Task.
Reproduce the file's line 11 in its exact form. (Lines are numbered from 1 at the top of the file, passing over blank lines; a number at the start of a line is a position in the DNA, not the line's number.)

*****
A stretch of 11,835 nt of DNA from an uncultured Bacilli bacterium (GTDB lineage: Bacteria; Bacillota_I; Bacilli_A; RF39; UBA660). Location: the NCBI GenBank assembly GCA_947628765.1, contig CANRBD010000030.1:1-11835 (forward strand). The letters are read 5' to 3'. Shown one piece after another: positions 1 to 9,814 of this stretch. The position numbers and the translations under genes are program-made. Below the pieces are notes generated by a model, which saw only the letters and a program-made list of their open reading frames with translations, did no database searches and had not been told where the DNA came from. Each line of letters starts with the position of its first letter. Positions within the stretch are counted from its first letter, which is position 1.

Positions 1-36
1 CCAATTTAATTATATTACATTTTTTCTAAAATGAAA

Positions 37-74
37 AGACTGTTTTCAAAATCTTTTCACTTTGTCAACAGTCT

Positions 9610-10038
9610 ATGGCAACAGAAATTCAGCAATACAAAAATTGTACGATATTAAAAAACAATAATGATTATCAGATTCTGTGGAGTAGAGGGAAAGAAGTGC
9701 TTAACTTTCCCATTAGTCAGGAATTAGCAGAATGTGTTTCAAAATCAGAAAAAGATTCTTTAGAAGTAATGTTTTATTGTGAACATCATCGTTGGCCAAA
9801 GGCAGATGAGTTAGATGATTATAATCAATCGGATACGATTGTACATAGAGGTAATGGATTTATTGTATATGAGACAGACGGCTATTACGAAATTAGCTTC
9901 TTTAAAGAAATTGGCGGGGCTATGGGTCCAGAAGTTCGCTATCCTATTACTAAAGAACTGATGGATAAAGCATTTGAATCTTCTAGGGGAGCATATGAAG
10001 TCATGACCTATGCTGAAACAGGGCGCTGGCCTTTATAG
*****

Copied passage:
10001 TCATGACCTATGCTGAAACAGGGCGCTGGCCTTTATAG